Rollie Worster, Utah Utes

Ahead of their move to the Big 12, the Utah Utes look to make it back to the NCAA Tournament for the first time since 2016.

As is tradition, CBB Review is again ranking the top 100 teams heading into the new college basketball season. Each day, we will reveal the next team until we reach the team slotted at number one. Follow along with #CBBRank on all our social media channels.

While the Pac-12 as a whole hasn’t been superb over the past decade, the Utah Utes haven’t contributed much. They haven’t won 20 games since 2017-2018, and have only made the second weekend once since joining the Pac-12. With that being said, they did take a big step forward in Craig Smith’s second year, going from 11-20 to 17-15.

Utah had a very interesting season, losing to Sam Houston State in one of their first games of the season, but beat Arizona by 15 just four games later. They lost their last six games of the season, but there is still positivity heading into next season.

While the non-conference schedule isn’t set, we do know they’ll be participating in the Shriners Children’s Charleston Classic. On paper, they’re toward the middle of the pack when looking at the teams, but this could be a great opportunity to prove that they’re more than that.

First things first, they bring back four of their top six scorers, including their top scorer and rebounder Brandon Carlson.  They went into the portal and brought in two fellow Pac-12 players to round out the rotation. Utah has a solid eight, but they’ll need most of their guys to step up if they want to be competing for a Pac-12 championship in late February. The Utah Utes have a pretty solid floor, but the question is how high their ceiling is.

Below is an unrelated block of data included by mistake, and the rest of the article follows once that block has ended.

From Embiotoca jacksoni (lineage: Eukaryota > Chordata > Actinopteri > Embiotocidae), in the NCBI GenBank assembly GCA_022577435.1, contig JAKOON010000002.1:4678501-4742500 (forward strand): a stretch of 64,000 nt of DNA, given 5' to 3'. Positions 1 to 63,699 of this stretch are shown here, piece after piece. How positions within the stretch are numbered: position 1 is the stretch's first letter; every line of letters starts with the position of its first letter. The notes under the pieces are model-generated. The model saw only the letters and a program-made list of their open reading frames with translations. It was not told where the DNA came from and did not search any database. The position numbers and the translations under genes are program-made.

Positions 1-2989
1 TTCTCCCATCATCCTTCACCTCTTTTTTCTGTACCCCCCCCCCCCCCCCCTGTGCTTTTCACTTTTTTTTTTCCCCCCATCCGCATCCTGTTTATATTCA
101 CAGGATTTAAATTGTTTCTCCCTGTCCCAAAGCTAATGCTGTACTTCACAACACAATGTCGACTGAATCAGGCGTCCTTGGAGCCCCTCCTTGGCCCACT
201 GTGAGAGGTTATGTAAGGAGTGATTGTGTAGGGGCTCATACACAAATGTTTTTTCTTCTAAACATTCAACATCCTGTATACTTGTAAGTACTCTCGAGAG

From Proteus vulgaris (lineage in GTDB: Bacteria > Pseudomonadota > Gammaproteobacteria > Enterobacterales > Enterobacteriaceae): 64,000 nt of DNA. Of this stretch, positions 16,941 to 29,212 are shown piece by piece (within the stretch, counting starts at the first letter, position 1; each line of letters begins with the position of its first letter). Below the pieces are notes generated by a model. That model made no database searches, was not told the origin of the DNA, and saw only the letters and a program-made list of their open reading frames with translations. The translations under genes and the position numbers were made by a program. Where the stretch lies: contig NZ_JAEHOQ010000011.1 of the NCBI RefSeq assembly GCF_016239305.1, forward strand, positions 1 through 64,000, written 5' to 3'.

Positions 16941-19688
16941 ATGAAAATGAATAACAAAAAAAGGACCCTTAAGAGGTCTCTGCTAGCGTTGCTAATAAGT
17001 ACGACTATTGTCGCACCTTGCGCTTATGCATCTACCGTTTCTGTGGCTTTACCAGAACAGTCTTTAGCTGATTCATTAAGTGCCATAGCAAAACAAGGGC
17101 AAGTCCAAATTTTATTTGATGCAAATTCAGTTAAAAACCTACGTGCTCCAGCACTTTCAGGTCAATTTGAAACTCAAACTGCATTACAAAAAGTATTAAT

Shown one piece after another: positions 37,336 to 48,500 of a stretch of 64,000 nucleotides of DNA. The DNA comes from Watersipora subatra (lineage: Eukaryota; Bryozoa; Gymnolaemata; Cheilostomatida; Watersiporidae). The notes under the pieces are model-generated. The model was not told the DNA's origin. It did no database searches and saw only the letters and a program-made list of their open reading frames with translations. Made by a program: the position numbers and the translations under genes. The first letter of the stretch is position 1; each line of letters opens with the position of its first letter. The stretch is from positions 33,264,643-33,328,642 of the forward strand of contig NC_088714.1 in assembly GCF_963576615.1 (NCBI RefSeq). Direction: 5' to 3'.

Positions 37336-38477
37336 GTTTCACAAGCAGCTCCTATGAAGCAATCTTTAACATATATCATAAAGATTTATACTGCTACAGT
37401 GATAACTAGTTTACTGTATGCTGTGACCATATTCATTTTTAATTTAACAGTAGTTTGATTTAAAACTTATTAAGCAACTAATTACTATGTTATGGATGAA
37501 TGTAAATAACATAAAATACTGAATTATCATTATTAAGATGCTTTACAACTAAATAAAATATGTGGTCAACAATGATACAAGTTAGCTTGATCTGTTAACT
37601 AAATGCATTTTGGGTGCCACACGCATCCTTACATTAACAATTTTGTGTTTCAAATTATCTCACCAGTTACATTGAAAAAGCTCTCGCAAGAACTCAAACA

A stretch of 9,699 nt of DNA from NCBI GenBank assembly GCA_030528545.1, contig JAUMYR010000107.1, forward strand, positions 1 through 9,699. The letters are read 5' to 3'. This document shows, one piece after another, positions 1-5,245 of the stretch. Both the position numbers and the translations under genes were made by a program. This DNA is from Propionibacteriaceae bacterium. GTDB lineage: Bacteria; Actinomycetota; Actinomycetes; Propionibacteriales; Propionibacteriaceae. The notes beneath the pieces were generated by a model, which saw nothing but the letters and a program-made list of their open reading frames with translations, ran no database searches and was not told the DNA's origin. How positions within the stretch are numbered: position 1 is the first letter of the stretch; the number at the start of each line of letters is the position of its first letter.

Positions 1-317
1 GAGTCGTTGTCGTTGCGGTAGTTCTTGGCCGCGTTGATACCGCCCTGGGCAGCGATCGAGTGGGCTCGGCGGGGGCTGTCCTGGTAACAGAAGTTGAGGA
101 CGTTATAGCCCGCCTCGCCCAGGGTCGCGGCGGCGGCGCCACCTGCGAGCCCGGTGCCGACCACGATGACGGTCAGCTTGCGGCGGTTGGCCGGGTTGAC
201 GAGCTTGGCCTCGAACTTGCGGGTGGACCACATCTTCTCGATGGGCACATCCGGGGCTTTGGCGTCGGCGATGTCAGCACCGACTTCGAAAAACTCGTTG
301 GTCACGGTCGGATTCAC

Click here to learn more about our preseason top 100 teams heading into the 2023-24 college basketball season.

Head Coach: Craig Smith (10th season, 3rd at Utah)

2022-23 record: 17-15 (10-10)

2023 postseason finish: No postseason

Notable departures: Lazar Stefanovic (Transferred to UCLA), Marco Anthony (Graduated), Mike Saunders (Transferred to McNeese)

Notable non-conference games: Utah Valley (December 16th), Shriners Children’s Charleston Classic (Saint John’s, North Texas, Dayton, LSU, Houston, Towson, Wake Forest).

Projected Rotation:

PG: Rollie Worster (6-4, 204, Sr.)

2022-2023 stats: 8.7 PPG, 5.2 RPG, 5.0 APG, 81.1 FT%

SG: Gabe Madsen (6-6, 203, Sr.)

2022-23 stats: 11.6 PPG, 2.7 RPG, 1.7 APG, 36.9 3P%

SF: Cole Bajema (6-7, 184, Gr.-Sr.)

2022-23 stats: 8.8 PPG, 4.2 RPG, 0.5 APG, 85.1 FT% (Washington)

PF: Ben Carlson (6-9, 228, Sr.)

2022-23 stats: 4.5 PPG, 4.6 RPG, 0.4 APG,

C: Branden Carlson (7-0, 223, Gr.-Sr.)

2022-23 stats: 16.3 PPG, 7.5 RPG, 1.5 APG, 2.0 BPG, 49.5 FG%

6: Lawson Lovering (7-1, 244, Jr.)

2022-2023 stats: 4.9 PPG, 4.7 RPG, 0.9 APG, 1.0 BPG, 55.4 FG% (Colorado)

7: Deivon Smith (6-1, 165, Sr.)

2022-2023 stats: 8.0 PPG, 5.6 RPG, 3.7 APG, 39.9 FG% (Georgia Tech)

8: Wilguens Jr. Exacte (6-6, 233, So.)

2022-23 stats: 3.6 PPG, 1.3 RPG, 0.7 APG, 33.9 3P%

9: Keba Keita (6-8, 235, So.)

2022-23 stats: 3.0 PPG, 3.4 RPG, 0.1 APG, 60.9 FG%

10: Hunter Erickson (6-3, 194, Sr.)

2022-23 stats: 12.1 PPG, 5.4 APG, 3.9 RPG, 1.3 SPG, 42.1 3P% (JUCO)

Utah Utes MVP: Branden Carlson